The difficulty is trying to figure out what these 15 games mean to the future. As an analyst who is somewhat statistically inclined, this is the part of the year where I am a bit uncertain what I can actually write about. I was discussing baseball with one of my friends at lunch on Friday in front of the Capitol and discussing how everything I have begun writing so far has not inspired me to finish any of the pieces. She, a peripheral Red Sox fan who enjoys the Fenway experience, replied how it is nice people write critical pieces, but so little has actually happened and so much is left to occur. In other words, the famed words: Small Sample Size. SSS has been an often used and often overused term for those of us who engage statistics with more vigor than most. This means often that in moments like this when our counting stats are minimal in power, we need to lean more on qualitative analysis.
But what does winning April mean? The Orioles have a shot at it being one game behind the Yankees with a little over a week left to play.
To try to answer this question, I looked at all fourteen American League teams last year. Specifically, I took their monthly winning percentages and ran some R2s comparing a single month's winning percentage against the average winning percentage of the other months. By doing this, we can see to how each month's performance was able to relate to the final total.
First off, we see there is an amazing correlation between a team's August record in 2011 and what that team's record was in every month excluding August. Second, this is just one year with only 14 teams. I think it is prudent not to automatically assume that August is the defining month. It is also unfortunate that if it is the defining month then it makes the July trade deadline a bit murky. Regardless, it appears that maybe April's record is not incredibly useful in predicting the final record for a team.
Month R2 April 0.05 May 0.11 June 0.05 July 0.07 August 0.59 September 0.05
A secondary question can then emerge: how many games does it take to see how well a team will perform in the future? To try to answer this, I used the same data and generated R2s comparing cumulative records against the remaining record.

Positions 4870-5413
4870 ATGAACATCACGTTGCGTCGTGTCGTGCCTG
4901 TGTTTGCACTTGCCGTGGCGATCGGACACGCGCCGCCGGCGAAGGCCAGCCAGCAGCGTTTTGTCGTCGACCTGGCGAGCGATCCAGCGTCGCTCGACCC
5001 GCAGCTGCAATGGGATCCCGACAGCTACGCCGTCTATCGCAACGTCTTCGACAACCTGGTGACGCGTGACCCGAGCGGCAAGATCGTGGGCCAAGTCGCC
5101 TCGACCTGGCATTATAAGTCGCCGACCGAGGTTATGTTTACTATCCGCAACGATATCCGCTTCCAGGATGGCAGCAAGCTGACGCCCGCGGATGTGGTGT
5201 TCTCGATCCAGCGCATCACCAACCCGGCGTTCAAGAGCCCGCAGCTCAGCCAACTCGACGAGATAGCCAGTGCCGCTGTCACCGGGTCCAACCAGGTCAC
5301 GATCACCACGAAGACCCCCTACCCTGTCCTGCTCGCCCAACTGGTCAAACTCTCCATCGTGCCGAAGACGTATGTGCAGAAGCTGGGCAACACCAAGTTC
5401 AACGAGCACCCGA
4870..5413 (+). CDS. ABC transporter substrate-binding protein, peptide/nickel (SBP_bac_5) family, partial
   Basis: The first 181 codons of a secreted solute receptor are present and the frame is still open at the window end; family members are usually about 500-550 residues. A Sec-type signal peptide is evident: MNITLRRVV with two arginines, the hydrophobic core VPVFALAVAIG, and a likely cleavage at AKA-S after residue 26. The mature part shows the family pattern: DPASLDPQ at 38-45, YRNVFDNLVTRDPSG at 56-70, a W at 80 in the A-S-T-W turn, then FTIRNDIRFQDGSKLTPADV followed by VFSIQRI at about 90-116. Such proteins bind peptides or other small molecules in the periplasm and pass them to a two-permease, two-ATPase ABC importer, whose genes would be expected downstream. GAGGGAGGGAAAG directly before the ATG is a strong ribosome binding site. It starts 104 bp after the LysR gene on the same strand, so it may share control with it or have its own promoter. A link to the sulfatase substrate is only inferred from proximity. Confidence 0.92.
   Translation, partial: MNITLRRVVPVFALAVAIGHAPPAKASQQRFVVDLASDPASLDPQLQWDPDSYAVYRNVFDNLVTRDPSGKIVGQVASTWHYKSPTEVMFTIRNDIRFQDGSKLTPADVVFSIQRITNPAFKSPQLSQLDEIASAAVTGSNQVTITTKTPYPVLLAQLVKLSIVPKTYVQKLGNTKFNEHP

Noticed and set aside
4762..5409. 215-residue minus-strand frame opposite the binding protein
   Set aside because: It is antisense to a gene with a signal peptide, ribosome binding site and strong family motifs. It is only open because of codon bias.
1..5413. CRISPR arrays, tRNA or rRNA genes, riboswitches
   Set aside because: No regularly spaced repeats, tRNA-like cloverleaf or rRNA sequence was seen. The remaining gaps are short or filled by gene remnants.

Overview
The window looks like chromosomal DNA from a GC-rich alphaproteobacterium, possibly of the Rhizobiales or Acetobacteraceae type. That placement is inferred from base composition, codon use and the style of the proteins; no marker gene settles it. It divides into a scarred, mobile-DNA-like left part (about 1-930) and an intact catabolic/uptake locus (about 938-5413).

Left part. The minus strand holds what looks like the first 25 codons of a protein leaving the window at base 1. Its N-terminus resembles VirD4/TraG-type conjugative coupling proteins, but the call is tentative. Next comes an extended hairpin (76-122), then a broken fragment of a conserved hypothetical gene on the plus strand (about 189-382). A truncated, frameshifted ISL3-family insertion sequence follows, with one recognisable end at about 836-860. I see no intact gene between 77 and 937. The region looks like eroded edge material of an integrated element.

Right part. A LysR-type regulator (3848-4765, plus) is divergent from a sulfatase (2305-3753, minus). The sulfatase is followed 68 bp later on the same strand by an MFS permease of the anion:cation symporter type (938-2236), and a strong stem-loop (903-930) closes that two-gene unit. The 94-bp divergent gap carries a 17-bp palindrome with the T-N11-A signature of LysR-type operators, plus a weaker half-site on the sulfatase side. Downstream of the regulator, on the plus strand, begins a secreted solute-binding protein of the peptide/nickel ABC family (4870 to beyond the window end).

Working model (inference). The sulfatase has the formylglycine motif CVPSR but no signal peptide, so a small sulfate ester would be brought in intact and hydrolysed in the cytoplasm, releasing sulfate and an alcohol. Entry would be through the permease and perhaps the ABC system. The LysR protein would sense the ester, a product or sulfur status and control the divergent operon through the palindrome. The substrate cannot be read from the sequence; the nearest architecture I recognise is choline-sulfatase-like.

The story here is likely that the more games you play, the more certain you are of the true value of a team (measured as wins). By that I mean, 81 games played gives you a decent idea of the true value of a team and 81 games left to play allows for that talent to represent what they are truly worth. Having 130 games in the bag will help you know the value of a team even more, but with only 32 games left, you can have some interesting things happen that can skew a record.
Date R2 May 1st 0.05 June 1st 0.16 July 1st 0.41 August 1st 0.18 September 1st 0.05
Finally, I decided to run a quick regression comparing individuals months (April, May, June, and July) to a club's final record.
Again, I caution against taking these numbers as anything definitive due to what I assume to be a small sample size. I find it interesting that the coefficient (weighted value of a month's record related to the final total record) would be the most valuable and that the coefficients trend downward. I would like to see this with a more robust data set. Second, I also find it striking that the record for July did not meet the level of significance I set (P = 0.05). I also wonder how a more robust data set would affect that. It should also be noted that standard error here is roughly 0.1 for each month's coefficient, so that is a pretty wide range that leaves none of the months statistically significant in difference to each other.
Month Coefficient P April 0.39 0.006 May 0.30 0.02 June 0.25 0.03 July 0.16 0.07
I am not exactly sure what to conclude here other than me want to see what happens with a larger data set. The first two exercises suggest that winning the April pennant has little bearing on what happens for the rest of the year. The third exercise provides numbers for a convenient narrative that the beginning of the season appears to establish a perspective for the rest of the year. That narrative would mean that if a team starts off poorly, then for some reason that performance will have an effect on the rest of the season more so than whatever is accomplished in May, June, or July. Tempering that perspective is the relatively large standard error.